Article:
Hospitals are responsible for their employees, contractors, and staff. A hospital has the same obligation as any commercial enterprise to protect people, who enter its premises, whether they are patients or not. Here are some examples of medica
alpractice cases that challenged a hospital’s liability.
1. The hospital must maintain its buildings and equipment in good operating condition.
In Wisconsin, a woman went to visit her mother in a hospital and left her children outside. When they climbed onto a ledge to look in their grandmother’s window, one child fell off the ledge and suffered a head injury. The hospital said it was not liable. The child was not allowed inside as a visitor because of its age, and the hospital had no control over the child’s actions outside the building. The court disagreed and said the hospital had a duty to make its premises safe for everyone, inside and out.
2. Patients must be protected from dangerous conditions and self harm, especially if they are confused, drugged, suicidal, mentally or physically impaired.
In a Kentucky case, a hospital patient tried to walk down a flight of stairs while under sedation. She fell and was killed. The court held that the hospital was negligent in failing to keep her restrained in bed, when she was mentally confused.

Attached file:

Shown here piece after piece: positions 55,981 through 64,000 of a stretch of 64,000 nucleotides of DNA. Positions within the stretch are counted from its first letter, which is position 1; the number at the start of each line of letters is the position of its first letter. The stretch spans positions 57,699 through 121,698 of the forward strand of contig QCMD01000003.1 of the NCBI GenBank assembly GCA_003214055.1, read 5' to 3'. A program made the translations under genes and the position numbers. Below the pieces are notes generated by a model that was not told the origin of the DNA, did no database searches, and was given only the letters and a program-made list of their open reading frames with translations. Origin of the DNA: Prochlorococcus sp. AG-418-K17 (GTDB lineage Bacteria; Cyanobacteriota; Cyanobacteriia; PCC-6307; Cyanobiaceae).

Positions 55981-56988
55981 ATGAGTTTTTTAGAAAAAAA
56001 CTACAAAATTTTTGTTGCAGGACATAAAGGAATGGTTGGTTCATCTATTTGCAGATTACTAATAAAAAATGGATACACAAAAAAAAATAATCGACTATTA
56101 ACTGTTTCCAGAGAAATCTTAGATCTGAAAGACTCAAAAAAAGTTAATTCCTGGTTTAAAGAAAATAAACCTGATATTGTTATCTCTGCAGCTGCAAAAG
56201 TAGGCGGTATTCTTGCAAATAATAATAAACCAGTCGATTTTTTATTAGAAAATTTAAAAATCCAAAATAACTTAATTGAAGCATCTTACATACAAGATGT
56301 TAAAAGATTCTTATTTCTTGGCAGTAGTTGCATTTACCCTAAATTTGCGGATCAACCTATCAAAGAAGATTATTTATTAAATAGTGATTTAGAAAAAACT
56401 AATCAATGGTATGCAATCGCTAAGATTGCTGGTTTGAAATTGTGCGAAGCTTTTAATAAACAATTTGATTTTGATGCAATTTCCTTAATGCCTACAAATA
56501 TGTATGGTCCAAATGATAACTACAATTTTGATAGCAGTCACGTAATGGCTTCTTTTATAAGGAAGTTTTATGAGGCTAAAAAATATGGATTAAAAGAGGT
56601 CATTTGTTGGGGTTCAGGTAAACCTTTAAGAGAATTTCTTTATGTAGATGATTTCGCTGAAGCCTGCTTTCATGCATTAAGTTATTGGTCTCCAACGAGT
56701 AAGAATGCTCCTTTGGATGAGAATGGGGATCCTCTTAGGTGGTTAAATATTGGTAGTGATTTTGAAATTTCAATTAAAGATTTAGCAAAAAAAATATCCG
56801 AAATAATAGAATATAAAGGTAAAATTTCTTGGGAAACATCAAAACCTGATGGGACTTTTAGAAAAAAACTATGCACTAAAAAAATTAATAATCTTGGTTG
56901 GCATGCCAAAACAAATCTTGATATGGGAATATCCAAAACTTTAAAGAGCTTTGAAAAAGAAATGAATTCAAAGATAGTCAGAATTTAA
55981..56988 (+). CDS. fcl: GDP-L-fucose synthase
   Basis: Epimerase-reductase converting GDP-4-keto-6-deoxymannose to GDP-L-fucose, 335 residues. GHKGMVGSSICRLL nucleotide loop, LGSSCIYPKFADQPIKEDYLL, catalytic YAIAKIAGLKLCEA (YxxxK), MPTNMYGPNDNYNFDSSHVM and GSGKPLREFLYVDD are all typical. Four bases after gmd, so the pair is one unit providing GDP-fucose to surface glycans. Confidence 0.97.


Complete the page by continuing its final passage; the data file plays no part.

3. Patients must be protected from harm or invasion of privacy by other patients or intruders.
In Massachusetts, a reporter disguised as a doctor sneaked into the delivery room. When his story appeared in a newspaper, the patient sued the reporter and the hospital for invasion of privacy and emotional distress.
The hospital said it was not responsible, since the reporter had gotten in without anyone’s knowledge. The doctors and nurses in the delivery room thought he was a new hospital orderly. But, the court said the hospital was liable, because it failed to give the patient the protection she had the right to expect.
4. Patients must be protected from hospital-acquired infections.
These are infections that patients contract from other patients or hospital personnel. It was thought, these infections were the result of germs passing from one patient to another. But, with sterilization techniques and antibiotics, chances are a hospital-acquired infection is due to some negligence on the part of the nurses or doctors.
It is difficult to sue a hospital, if you are injured by normal hospital conditions and practices. People who slip and fall on highly-polished floors will often waste a lot of money and effort trying to sue the hospital as if it were a department store. This is a non-starter, because hospitals are supposed to have highly-polished floors. A Mississippi man fell and suffered a concussion while waiting outside the operating room, where his wife was undergoing surgery. He claimed that he was overcome by chemical odors from the operating room. The court said the odors were normal in a hospital and dismissed his lawsuit.
Thousands of patients suffer, due to malpractice, and do not get the compensation they deserve. If you are a malpractice victim, or your client is a malpractice victim, contact JD.MD, Inc., today at 800-225-5363. We can provide you with a Comprehensive Screening Report, an initial case evaluation, of your medical malpractice cases.
Tags: Comprehensive Screening Report, emotional distress, general hospital liability, hospital liability, hospital-acquired infections, invasion of privacy, malpractice, Malpractice victim, medical malpractice cases